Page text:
I thought the Snowflakes and Waltz of the Flowers looked a little less "on" than I've seen them. Arms not in unison, stuff like that. But the dancing of the soloists was superb. Sara Mearns - wonder what Macauley would say about her? She definitely has an unorthodox build. Very womanly and curvy, and without the long stretched look of most ballerinas. Yet she also moves in such a distinct way that it's impossible not to be transported by her dancing. She sometimes almost reminds me of Galina Ulanova -- the short neck and arms, the sweetly lyrical style of dancing. Unlike many NYCB ballerinas she doesn't really punch out the steps according to the music, but instead seems to "dance through" the music, Kirov-style. She was one of the most memorable SPF's I've seen. And she handled the shoulder-lifts and balances of the grand pas de deux superbly. Tiler Peck might now be a close second to Ashley Bouder in terms of whizbang Dewdrops -- she sailed through the role as if it were child's play. And she's grown so much as an artist too -- she even looks different. More mature, less of a soubrette. Tess Reichlen was a sinewy, sensuous Coffee.

I left the NY State Theater (no I refuse to call it the Koch Theater) in a happy mood. Balanchine's Nutcracker remains the gold standard for me.

#23 Eileen

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Posted 19 December 2010 - 03:05 PM

I was at the New York State Theater lobby today with my niece and her friend. As we watched the Nutcracker video, we couldn't hear the music because of the pre-performance hubbub, so I sang the score as the video played. I've seen it so often that I could coordinate the dance and the music. While I sang, I would stop to narrate the ballet, point out to the girls details of the party scene. After we left, one of the young girls told me that a 6 year old little girl had been watching me, intent on the singing and narrating, listening all the while! I wish I had seen her. Even an orchestra of one can provide a soundtrack to the Nutcracker. My niece and her friend, by the way, knew very little of ballet before this and they were in rapt fascination. I had the privilege of explaining to them who George Balanchine was and his contribution to ballet - and explaining and singing the Nutcracker score was great fun!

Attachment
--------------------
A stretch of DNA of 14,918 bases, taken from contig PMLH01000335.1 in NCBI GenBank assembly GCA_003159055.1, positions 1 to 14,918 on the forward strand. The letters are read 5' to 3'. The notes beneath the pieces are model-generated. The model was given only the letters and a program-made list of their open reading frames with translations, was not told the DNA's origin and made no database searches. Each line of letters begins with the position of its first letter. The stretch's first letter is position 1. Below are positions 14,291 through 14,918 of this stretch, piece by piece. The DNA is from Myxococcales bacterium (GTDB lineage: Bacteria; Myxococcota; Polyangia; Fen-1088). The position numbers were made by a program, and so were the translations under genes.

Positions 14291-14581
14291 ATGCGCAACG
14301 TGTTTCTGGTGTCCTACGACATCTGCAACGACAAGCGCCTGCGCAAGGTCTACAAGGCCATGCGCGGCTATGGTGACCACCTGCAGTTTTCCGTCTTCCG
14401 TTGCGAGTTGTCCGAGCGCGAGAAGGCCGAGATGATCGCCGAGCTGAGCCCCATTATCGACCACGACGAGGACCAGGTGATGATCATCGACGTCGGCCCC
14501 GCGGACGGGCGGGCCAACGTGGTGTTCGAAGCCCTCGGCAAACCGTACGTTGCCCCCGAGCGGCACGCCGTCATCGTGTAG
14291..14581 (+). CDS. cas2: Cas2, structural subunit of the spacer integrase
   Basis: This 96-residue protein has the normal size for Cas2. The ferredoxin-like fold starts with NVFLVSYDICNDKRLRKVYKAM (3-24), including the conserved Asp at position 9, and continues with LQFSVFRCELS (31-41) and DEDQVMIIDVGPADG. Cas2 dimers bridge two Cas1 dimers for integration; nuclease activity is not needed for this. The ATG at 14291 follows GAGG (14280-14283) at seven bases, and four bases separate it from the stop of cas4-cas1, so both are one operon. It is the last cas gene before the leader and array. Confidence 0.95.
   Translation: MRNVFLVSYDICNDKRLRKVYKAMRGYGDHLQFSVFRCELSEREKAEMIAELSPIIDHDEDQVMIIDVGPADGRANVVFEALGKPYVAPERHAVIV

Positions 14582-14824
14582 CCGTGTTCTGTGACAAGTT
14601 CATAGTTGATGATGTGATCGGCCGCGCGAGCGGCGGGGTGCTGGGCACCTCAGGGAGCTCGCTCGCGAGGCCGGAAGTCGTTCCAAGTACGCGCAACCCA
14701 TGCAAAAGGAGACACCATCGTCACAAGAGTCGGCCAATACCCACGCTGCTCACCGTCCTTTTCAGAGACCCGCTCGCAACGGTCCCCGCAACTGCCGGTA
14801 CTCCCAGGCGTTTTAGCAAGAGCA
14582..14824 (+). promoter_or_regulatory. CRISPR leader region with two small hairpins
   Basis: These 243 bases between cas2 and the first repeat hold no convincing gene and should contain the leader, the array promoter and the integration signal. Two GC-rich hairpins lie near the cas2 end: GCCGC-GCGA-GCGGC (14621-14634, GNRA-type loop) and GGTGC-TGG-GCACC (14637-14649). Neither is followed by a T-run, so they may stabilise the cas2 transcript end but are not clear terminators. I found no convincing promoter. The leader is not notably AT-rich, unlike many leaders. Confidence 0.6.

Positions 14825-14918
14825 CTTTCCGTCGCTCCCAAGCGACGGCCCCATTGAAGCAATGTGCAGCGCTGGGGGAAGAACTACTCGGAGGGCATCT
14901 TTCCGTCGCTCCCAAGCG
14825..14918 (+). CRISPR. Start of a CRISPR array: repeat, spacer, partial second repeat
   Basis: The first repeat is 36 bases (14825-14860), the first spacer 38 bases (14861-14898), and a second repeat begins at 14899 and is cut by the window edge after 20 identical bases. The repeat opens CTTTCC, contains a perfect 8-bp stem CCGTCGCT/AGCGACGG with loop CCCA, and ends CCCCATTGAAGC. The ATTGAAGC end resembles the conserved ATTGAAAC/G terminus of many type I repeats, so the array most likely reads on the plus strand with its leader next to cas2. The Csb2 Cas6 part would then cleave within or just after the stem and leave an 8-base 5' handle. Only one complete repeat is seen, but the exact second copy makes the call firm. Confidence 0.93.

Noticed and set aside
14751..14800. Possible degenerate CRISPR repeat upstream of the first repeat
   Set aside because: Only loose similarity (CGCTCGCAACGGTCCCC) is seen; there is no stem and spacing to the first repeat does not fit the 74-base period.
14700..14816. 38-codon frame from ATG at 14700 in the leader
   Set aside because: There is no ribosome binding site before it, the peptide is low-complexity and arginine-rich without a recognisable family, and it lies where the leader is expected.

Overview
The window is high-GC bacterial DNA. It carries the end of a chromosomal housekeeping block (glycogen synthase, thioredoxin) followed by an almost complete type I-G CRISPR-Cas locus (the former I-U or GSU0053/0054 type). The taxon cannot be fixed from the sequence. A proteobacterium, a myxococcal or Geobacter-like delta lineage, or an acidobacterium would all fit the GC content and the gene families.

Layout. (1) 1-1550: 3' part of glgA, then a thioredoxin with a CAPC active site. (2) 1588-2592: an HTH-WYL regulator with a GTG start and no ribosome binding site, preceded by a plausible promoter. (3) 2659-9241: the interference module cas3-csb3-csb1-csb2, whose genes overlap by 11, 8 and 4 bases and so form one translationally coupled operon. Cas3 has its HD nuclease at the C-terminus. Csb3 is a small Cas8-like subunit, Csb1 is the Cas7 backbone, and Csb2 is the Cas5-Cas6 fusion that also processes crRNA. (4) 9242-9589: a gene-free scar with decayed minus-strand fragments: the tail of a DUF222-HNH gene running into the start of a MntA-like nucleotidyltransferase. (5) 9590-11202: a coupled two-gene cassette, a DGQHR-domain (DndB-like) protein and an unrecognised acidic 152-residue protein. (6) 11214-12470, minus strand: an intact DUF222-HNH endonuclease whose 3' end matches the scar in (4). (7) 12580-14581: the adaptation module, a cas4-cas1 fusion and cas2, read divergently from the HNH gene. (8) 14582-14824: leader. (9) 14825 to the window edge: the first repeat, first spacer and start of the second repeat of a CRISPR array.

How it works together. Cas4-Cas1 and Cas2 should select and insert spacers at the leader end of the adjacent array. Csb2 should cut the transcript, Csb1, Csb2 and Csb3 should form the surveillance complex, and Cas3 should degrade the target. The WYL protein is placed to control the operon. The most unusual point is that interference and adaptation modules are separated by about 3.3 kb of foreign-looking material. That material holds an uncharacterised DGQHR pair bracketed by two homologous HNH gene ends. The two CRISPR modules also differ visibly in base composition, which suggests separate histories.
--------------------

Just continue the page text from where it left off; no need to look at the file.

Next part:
#24 carbro

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Posted 19 December 2010 - 04:05 PM

I would add to the list of tall Dewdrops Suzanne Farrell, Colleen Neary, Maria Calegari, and unless I have a false memory (entirely possible), Darci. Among this generation, Sara Mearns dances the role. Still, Neary and Govrin perhaps excepted, Tess may be the tallest of DDs.

#25 Mel Johnson

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Posted 19 December 2010 - 04:34 PM

No false memory; Darci did Dewdrop in the 80s.

#26 abatt

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Posted 19 December 2010 - 05:31 PM

Sara Mearns - wonder what Macauley would say about her? She definitely has an unorthodox build. Very womanly and curvy, and without the long stretched look of most ballerinas. Yet she also moves in such a distinct way that it's impossible not to be transported by her dancing. She sometimes almost reminds me of Galina Ulanova -- the short neck and arms, the sweetly lyrical style of dancing. Unlike many NYCB ballerinas she doesn't really punch out the steps according to the music, but instead seems to "dance through" the music, Kirov-style. She was one of the most memorable SPF's I've seen. And she handled the shoulder-lifts and balances of the grand pas de deux superbly.



In today's NY Times, Macaulay singles Mearns out as one of the highlights of 2010. He particularly noted her outstanding Swan Lake, as well as her wonderful performaces in various other ballets during 2010. He did not mention any other NYCB dancers among his highlights.

#27 LiLing

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Posted 20 December 2010 - 09:07 PM

If any of you saw Suzanne Farrell's Dew Drop, I would love to hear you memory of it. I can't imagine her in that role.

#28 Mel Johnson

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Posted 21 December 2010 - 03:59 AM

That would be me. In many ways, Dewdrop was an ideal part for her. Most durable memory is the diagonal of double ronds de jambe sautÚs that she did in the minor period of the waltz. She also had a lot of sweep and a highly flexible torso, which she exercised to good effect in exiting. My friends and I called the big windmilling arms and deep carriage of the body "The Ficker".

#29 LiLing

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Posted 21 December 2010 - 08:29 PM

Thank you Mel. How I wish I'd seen Miss Ficker's Dew Drop!

#30 cubanmiamiboy

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Posted 22 December 2010 - 03:23 PM

Most durable memory is the diagonal of double ronds de jambe sautés that she did in the minor period of the waltz.


Isn't this the same combination of steps used for the opening of Youskevitch second variation in T&V...?